An audit of the selective neonatal BCG immunisation programme showed that only 51% of eligible infants received the vaccination. Infants of Indian subcontinental origin (ISC) were significantly more likely to have been vaccinated than non-ISC infants (ISC 70% v non-ISC 29%). Greater awareness of the eligibility of non-ISC infants for BCG as well as simplification of the eligibility criteria are needed to help increase BCG vaccination rates.
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Paediatric tuberculosis (TB) is on the increase in the UK.1 Neonatal BCG vaccination has been shown to confer at least 65% protection,2 and is currently recommended for babies born to parents from certain high risk ethnic groups, defined as originating from countries with TB rate in excess of 40/100 000.3,4 Unlike other immunisation programmes, coverage of selective neonatal BCG vaccination is however not monitored.5 Previous evaluations, focusing either on a single hospital or a geographic area over a short period of time, have shown considerable scope for improvement.6,7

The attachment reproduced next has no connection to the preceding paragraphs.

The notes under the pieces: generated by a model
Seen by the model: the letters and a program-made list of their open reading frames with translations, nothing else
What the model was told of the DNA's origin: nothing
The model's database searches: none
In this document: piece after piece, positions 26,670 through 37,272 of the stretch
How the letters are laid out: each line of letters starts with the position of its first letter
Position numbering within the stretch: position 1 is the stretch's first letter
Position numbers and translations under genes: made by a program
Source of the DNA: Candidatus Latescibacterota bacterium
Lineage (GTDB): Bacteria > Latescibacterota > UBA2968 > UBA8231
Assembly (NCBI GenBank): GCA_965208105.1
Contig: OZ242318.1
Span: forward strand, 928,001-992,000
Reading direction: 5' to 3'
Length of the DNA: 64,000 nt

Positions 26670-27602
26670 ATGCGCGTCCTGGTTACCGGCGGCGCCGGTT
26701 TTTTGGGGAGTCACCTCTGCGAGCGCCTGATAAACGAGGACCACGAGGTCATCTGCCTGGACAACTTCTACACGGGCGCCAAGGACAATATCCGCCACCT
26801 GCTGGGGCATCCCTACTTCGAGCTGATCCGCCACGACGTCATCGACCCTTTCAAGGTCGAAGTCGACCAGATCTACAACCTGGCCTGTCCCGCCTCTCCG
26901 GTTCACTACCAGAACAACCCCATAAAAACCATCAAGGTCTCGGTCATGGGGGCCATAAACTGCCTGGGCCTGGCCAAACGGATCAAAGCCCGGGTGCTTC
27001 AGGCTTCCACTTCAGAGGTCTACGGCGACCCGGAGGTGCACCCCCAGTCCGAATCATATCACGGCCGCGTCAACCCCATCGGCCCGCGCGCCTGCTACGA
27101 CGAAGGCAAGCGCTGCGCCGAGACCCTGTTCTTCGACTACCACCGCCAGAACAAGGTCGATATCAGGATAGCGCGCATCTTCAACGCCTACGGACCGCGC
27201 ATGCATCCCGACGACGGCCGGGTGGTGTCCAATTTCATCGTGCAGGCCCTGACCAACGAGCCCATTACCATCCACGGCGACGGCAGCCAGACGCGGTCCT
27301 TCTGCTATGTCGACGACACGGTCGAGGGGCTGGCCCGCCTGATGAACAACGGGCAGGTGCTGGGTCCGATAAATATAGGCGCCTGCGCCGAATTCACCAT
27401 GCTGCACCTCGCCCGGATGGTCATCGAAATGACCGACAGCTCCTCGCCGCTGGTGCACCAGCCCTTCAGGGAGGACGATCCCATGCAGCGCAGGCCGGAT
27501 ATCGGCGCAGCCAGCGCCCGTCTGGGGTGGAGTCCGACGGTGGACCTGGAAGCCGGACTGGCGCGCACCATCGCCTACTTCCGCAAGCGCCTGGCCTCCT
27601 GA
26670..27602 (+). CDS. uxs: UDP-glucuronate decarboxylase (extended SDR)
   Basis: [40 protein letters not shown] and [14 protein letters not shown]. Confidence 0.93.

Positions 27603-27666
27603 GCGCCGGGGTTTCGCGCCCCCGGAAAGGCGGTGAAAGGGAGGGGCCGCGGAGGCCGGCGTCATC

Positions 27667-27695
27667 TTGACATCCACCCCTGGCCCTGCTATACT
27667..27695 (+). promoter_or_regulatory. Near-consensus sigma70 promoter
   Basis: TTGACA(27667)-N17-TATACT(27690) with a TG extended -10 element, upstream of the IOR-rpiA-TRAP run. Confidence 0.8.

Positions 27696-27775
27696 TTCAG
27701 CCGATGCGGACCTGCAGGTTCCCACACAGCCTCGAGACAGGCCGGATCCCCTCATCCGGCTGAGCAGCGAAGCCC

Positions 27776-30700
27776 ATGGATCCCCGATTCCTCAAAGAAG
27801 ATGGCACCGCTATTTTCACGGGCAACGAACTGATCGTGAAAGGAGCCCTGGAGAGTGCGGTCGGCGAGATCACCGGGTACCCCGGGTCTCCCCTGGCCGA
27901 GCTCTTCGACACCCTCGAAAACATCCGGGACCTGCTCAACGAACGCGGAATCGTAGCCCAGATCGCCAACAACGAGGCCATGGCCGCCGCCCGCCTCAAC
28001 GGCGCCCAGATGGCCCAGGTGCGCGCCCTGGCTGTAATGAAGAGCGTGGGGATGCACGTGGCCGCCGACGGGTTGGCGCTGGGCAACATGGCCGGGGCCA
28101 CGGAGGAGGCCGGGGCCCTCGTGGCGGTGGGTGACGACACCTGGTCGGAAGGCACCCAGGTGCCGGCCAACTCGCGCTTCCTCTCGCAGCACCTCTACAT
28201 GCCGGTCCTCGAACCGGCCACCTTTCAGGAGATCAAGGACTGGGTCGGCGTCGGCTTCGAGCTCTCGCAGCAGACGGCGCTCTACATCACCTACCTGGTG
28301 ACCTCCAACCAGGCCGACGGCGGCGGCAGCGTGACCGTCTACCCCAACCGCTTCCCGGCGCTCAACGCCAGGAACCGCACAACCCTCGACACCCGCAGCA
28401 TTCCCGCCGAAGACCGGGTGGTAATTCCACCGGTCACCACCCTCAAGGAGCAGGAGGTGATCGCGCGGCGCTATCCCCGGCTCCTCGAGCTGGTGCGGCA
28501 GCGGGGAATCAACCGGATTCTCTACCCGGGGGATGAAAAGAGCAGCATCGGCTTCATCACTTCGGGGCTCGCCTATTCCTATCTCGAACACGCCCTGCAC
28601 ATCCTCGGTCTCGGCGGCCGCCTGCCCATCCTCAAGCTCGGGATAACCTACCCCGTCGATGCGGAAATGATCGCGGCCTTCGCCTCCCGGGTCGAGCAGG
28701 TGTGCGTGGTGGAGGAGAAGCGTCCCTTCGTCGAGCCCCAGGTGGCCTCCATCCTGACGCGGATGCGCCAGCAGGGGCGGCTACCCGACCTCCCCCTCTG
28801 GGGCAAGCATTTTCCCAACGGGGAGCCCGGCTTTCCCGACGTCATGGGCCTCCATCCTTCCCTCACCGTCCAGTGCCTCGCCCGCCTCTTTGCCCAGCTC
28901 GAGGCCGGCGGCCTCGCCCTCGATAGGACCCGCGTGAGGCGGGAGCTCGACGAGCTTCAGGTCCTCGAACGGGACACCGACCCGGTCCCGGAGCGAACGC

This audit was undertaken to assess the coverage of a selective neonatal BCG vaccination programme in a geographically defined population over a three year period.